req.add_field("util_60_min", dbapi.Column(("epm", "epmsyscpuinfo"), "kernel_cpu_60_min"))
req.add_field("util_max",    dbapi.Column(("epm", "epmsyscpuinfo"), "kernel_cpu_max"))

for fields in cursor:
  print fields

To iterate over Rows instead, use the row interator:

for row in cursor.iterrow():
  print row

Parameters may also be provided. The meaning of a parameter is backend dependent. They may be used to filter the set of rows returned or to control the formatting of the response.

In the following example, a parameter tells the vlan module that we want to format the response with the “SHOW_VLAN” action:

req = dbapi.request()
req.add_index(dbapi.Column(("vlan", "vlanProc"), "name1"))
req.add_field("name",      dbapi.Column(("vlan", "vlanProc"), "name1"))
req.add_field("tag",       dbapi.Column(("vlan", "vlanProc"), "tag"))
req.add_field("ipAddress", dbapi.Column(("vlan", "vlanProc"), "ipAddress"))
req.add_field("vr",        dbapi.Column(("vlan", "vlanProc"), "name2"))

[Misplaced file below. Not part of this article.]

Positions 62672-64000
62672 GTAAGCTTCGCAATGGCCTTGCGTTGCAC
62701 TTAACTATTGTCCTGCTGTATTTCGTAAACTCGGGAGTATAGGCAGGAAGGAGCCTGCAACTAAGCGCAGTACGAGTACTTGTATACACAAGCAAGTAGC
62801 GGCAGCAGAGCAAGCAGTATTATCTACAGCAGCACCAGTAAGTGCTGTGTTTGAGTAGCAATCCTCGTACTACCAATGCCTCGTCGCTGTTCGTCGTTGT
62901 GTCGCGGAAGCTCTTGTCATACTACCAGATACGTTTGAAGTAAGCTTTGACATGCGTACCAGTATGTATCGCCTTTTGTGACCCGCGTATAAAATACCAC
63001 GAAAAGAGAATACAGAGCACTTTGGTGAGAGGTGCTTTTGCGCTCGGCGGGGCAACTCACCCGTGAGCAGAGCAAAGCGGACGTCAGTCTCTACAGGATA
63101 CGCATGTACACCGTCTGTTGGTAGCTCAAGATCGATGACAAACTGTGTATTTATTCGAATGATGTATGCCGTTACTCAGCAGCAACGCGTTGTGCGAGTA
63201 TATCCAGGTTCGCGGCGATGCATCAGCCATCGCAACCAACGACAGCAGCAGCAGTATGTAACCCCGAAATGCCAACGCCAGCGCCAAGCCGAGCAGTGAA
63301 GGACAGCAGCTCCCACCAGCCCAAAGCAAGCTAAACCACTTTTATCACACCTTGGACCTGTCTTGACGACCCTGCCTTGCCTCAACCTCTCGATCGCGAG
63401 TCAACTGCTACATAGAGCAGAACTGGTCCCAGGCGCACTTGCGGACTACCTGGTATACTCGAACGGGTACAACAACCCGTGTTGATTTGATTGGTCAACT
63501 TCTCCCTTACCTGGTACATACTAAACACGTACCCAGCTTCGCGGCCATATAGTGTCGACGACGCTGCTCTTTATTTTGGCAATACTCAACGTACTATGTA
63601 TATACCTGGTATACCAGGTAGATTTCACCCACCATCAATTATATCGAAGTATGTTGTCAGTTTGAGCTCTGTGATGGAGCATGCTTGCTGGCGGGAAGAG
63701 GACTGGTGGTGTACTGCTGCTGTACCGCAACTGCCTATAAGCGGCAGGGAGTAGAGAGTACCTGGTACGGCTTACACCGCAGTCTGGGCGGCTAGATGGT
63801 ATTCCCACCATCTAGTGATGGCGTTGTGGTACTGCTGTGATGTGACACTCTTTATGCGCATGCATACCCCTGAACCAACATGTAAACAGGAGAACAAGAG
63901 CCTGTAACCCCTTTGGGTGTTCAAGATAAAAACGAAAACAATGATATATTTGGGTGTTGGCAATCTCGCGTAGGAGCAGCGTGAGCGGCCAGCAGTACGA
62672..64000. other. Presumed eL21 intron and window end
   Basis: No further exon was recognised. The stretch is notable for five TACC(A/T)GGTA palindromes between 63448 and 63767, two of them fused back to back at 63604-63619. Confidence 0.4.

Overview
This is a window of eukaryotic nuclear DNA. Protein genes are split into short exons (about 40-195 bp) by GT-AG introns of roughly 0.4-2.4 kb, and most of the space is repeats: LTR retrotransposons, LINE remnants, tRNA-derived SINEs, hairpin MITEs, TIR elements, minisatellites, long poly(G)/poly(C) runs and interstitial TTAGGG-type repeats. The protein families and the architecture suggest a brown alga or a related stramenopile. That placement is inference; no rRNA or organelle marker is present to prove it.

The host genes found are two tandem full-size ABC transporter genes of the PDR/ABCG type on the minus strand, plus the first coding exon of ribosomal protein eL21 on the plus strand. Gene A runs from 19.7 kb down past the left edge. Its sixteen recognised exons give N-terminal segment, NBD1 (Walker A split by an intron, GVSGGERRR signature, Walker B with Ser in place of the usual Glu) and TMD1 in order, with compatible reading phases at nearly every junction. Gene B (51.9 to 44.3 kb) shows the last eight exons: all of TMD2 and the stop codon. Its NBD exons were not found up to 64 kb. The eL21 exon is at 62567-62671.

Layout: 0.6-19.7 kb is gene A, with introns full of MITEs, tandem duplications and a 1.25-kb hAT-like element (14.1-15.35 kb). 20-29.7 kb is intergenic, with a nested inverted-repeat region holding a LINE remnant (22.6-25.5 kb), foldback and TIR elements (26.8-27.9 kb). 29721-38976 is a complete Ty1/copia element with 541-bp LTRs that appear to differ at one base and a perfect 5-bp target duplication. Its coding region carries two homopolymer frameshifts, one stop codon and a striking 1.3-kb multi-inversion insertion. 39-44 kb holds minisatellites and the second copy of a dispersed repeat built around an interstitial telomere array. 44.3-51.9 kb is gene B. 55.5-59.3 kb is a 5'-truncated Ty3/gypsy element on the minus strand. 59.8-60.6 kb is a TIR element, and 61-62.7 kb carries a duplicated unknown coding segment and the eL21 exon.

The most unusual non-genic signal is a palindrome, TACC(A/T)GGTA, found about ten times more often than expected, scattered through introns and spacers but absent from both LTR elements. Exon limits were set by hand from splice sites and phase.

req.add_param(dbapi.Column(("vlan", "vlanProc"), "action"), "SHOW_VLAN")

Finally, a Request can join multiple tables. In the following, two tables are joined. The first add_param() defines a required filter. The second add_param() defines the relationship between the two joined tables:

req = dbapi.request()
req.add_index(dbapi.Column(("vlan", "show_ports_info_detail"), "port"))
req.add_field("port",          dbapi.Column(("vlan", "show_ports_info_detail"), "port"))
req.add_field("displayString", dbapi.Column(("vlan", "show_ports_info_detail"), "displayString"))
req.add_field("admin",         dbapi.Column(("vlan", "show_ports_info_detail"), "adminState"))
req.add_field("link",          dbapi.Column(("vlan", "show_ports_info_detail"), "linkState"))
req.add_field("rx",            dbapi.Column(("vlan", "show_ports_utilization"), "rxBwPercent"))
req.add_field("tx",            dbapi.Column(("vlan", "show_ports_utilization"), "txBwPercent"))

req.add_param(dbapi.Column(("vlan", "show_ports_info_detail"), "portList"), "*")
req.add_param(dbapi.Column(("vlan", "show_ports_utilization"), "portList"),
                   dbapi.Column(("vlan", "show_ports_info_detail"), "port"))

The frontend’s join implementation is simplistic, but convenient. There will always be a “main” table that drives the join. By default, this is the first table added to the Request. The frontend is limited to looping over just the main table. Other tables are joined in using the constraints set by the parameters.

CM Backend Overview